Go Wild Exploring Rinca Island in Indonesia

Spotting Komodo Dragons in Indonesia's Nusa Tenggara Islands

••• Sunset over Kima Bay, Rinca Island, Komodo National Park, East Nusa Tenggara, Indonesia. Peter Langer/Design Pics/Getty Images

Rinca is a rough and tumble little island located in East Nusa Tenggara, Indonesia just off the western tip of Flores. One of only a very few places to spot Komodo dragons in the wild, Rinca is often overlooked by tourists on their way to the more-popular Komodo Island. You are much more likely to spot Komodo dragons in their natural habitat on Rinca Island where there is less impact from tourism.

Some weighing in at 300 pounds, Komodo dragons can grow up to 10 feet long, are venomous, and have caused several human fatalities. Komodo dragons are the largest lizards on Earth, but don't let their size fool you; Komodos can chase down prey - usually a hapless water buffalo - at 15 miles per hour!

Rinca briefly made the world spotlight when five scuba divers were found stranded there in 2008. The group survived on shellfish and had to fend off the dragons by throwing rocks and dive weights.

Rinca is a part of Indonesia's Komodo National Park and has been granted UNESCO World Heritage status. If you find yourself in search of the famed Komodo dragon, avoid the crowds on Komodo and visit Rinca instead!

What to Expect on Rinca Island

Rinca occupies only 123 square miles and aside from a tiny fishing village, the island is completely undeveloped. Miserably hot and usually dry, Rinca is the perfect home for exotic and dangerous wildlife.

Dense forest gives way to grassy fields and a few scattered watering holes where the Komodo dragons hunt for prey.

Far fewer tourists visit Rinca than the neighboring Komodo Island. Although never a guarantee, the chances of spotting dragons in the wild is much better on Rina than on Komodo. With a little luck, you may find only yourself and a guide - armed only with a stick - wandering the bush in search of Komodo dragons.

When arriving at the dock, a short walk takes you to the ranger camp where you will be required to pay a fee (around $15) which includes a guide for one to two hours. Two hours is all that you will be able to handle in the extreme heat. It is not possible to explore the island without a guide .

A few lazy Komodo dragons can be spotted right away lounging around the camp waiting for handouts or rummaging through the garbage. Take photos, but do not approach the dragons - they can run nearly twice as fast as you can!

Tips for Visiting Rinca

  • The island is very hot; use sunscreen and take more water than you think necessary. Read more about sun protection in Southeast Asia.
  • A small canteen at the camp has drinks and snacks, but no food.
  • If a large group has formed, simply tell the rangers that you want to wait for the next guide. Your chances of spotting Komodos are much better in a small group.
  • Stay close to your guide and watch carefully when walking through tall grass for Komodos hiding in ambush.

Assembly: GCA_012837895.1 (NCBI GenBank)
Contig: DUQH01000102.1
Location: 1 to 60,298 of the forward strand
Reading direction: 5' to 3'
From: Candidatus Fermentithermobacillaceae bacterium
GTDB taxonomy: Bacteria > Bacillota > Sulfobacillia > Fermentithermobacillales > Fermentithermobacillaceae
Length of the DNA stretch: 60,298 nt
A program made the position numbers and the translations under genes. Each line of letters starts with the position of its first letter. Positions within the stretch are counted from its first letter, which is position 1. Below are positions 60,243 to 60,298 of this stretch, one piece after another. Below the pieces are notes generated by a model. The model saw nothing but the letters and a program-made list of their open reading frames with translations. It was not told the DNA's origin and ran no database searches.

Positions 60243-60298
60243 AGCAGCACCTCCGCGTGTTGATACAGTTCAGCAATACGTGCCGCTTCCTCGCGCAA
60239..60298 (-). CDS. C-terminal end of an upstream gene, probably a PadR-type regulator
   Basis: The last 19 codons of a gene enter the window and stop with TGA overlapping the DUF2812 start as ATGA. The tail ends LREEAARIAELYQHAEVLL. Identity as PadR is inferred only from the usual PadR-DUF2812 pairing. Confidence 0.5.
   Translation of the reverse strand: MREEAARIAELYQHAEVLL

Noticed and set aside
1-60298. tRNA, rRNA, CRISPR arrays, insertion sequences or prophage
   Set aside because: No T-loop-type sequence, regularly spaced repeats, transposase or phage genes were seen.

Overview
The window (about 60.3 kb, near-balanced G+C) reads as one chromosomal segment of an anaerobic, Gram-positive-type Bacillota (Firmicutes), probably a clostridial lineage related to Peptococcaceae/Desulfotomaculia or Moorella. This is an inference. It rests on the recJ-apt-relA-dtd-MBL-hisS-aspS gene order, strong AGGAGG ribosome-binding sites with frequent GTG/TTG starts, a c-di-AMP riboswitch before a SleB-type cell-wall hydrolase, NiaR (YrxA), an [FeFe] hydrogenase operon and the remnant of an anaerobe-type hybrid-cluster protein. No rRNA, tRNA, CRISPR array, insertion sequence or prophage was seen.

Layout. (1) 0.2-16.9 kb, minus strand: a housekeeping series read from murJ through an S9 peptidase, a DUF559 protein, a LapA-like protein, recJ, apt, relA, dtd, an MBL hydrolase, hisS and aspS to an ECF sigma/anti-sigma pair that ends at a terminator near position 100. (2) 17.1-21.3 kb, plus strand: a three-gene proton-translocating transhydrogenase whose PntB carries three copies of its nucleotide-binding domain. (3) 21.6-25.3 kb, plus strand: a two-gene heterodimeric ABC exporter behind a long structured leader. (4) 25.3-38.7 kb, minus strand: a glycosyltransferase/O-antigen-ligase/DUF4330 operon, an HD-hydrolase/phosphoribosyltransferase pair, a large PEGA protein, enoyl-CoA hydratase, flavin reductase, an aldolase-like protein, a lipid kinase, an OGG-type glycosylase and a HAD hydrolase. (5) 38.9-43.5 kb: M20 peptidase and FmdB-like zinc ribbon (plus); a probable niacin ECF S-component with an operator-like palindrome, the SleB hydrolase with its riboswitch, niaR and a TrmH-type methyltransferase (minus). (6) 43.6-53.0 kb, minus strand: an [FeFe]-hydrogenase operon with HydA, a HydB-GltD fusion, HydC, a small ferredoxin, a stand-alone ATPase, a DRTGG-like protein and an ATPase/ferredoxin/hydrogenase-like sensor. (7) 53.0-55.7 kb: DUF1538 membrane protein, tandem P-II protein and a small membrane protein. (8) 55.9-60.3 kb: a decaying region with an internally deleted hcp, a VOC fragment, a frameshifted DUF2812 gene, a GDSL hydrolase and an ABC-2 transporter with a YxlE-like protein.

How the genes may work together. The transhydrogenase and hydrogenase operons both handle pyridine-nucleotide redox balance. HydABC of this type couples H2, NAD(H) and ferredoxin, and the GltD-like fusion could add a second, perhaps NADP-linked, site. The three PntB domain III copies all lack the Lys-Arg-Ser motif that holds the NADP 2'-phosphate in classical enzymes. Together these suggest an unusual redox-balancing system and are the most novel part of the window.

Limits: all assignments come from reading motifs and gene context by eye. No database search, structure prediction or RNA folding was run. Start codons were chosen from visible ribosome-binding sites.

• Depending on the success of the trek, some people choose to tip their guides or offer to buy them a cold drink.

Komodo Dragons

Members of the monitor family, Komodo dragons are the largest and most lethal lizards on earth.

Adults regularly live up to 50 years and reach more than 10 feet in length. Only in 2009 did researchers discover that the dragons are venomous; it was previously thought that the high level of bacteria in the mouth was the primary cause of deaths after a bite.

Biologists estimate that less than 5,000 Komodo Dragons exist in the wild; around 1,300 are thought to live on Rinca Island. Komodo Dragons are known to exist only in five places in Indonesia: Gili Motang, Gili Dasami, Komodo, Rinca, and in Flores.

  • Read more about Komodo Dragons.

Visiting the Komodo National Park

Indonesia's Komodo National Park claims some of the best diving in the world for those brave enough to face the strong currents. Deep ocean currents coming from Antarctica pour into the Indian Ocean creating dangerous and unpredictable currents.

A staggering array of marine life comes to feed on fish and organisms brought in by the currents.

In 1991 the Komodo National Park was named a UNESCO World Heritage Site to protect the fragile environment and endangered Komodo dragon population. A 3-day pass to the park costs USD $15 and is required to visit Rinca Island or dive in the national park.

  • Read more about the Komodo National Park.

Other Wildlife

Komodo dragons aren't the only impressive wildlife on the island. Some of the life on Rinca includes water buffalo, deer, wild pigs, monkeys, and many exotic bird species. Cobra snakes - responsible for more fatalities than the dragons - are frequently spotted at night or swimming in the water.

Getting to Rinca Island

As with Komodo, Rinca can be accessed either via Bima on the island of Sumbawa or Labuan Bajo on the western tip of Flores, Indonesia. Flights are available to both from Denpasar in Bali.

Once in Labuan Bajo, you must arrange for a boat to Rinca Island. This can be done for a fee through your hotel or by going to the dock and speaking to a captain yourself. Most of the boatmen speak very little English, so choose carefully. A chartered boat for the day can be negotiated for around USD $40.

  • Read more about Labuan Bajo.

Keep in mind that you will be literally crossing some of the most dangerous currents in the world; try to find a boat with safety equipment and a radio!

When to Go

Rinca is best visited between April and November. Mating season for the Komodo dragons is during July and August; the females will be guarding eggs on their nests in September.

Staying on Rinca Island

The camp has a small bungalow operation, but no longer accepts guests. It may be possible to sleep on your chartered boat and return to Labuan Bajo in the morning. For obvious reasons, there is no camping available on the island.